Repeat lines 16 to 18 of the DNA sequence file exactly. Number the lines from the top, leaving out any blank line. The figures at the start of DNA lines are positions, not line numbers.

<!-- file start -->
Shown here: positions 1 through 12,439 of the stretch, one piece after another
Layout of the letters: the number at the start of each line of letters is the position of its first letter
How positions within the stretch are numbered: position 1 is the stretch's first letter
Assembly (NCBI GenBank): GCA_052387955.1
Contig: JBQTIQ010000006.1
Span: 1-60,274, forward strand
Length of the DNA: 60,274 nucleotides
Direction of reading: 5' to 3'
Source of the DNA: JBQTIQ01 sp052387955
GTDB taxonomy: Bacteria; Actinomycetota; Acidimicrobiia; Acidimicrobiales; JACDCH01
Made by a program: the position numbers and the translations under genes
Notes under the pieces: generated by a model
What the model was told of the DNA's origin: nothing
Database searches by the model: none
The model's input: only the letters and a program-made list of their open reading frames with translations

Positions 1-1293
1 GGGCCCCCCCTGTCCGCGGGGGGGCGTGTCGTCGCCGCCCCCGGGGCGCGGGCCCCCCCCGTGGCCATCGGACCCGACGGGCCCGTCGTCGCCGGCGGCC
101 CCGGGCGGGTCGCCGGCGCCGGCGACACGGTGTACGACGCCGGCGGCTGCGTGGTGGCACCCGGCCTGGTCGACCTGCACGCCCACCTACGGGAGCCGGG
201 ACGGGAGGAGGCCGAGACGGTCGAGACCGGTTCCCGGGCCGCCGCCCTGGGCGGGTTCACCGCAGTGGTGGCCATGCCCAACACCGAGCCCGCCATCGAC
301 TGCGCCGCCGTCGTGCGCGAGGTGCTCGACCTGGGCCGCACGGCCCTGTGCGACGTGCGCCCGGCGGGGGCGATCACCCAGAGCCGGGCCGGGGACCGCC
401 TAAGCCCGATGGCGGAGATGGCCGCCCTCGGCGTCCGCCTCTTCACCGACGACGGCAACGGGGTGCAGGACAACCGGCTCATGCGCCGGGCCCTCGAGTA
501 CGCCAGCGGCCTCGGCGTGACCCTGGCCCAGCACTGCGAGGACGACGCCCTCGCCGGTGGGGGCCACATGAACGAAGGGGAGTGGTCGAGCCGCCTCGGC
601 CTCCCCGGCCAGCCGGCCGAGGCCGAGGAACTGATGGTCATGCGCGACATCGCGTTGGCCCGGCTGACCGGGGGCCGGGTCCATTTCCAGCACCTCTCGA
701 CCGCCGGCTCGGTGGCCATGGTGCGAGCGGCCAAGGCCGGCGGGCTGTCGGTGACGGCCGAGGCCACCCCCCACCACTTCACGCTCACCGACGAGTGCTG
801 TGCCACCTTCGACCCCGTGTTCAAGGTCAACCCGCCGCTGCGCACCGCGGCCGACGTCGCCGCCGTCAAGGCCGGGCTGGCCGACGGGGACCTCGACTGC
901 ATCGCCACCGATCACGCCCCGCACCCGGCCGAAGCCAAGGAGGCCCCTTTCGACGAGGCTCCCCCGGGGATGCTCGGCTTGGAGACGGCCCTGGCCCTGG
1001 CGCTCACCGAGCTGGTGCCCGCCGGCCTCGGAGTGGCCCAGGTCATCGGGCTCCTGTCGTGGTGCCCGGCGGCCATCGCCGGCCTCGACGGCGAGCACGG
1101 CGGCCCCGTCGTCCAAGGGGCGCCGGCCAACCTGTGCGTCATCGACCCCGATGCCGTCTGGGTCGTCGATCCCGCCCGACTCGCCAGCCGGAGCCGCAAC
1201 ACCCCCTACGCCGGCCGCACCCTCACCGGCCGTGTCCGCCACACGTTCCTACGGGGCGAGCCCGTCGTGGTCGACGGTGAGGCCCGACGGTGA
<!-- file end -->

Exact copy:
Positions 1-1293
1 GGGCCCCCCCTGTCCGCGGGGGGGCGTGTCGTCGCCGCCCCCGGGGCGCGGGCCCCCCCCGTGGCCATCGGACCCGACGGGCCCGTCGTCGCCGGCGGCC
101 CCGGGCGGGTCGCCGGCGCCGGCGACACGGTGTACGACGCCGGCGGCTGCGTGGTGGCACCCGGCCTGGTCGACCTGCACGCCCACCTACGGGAGCCGGG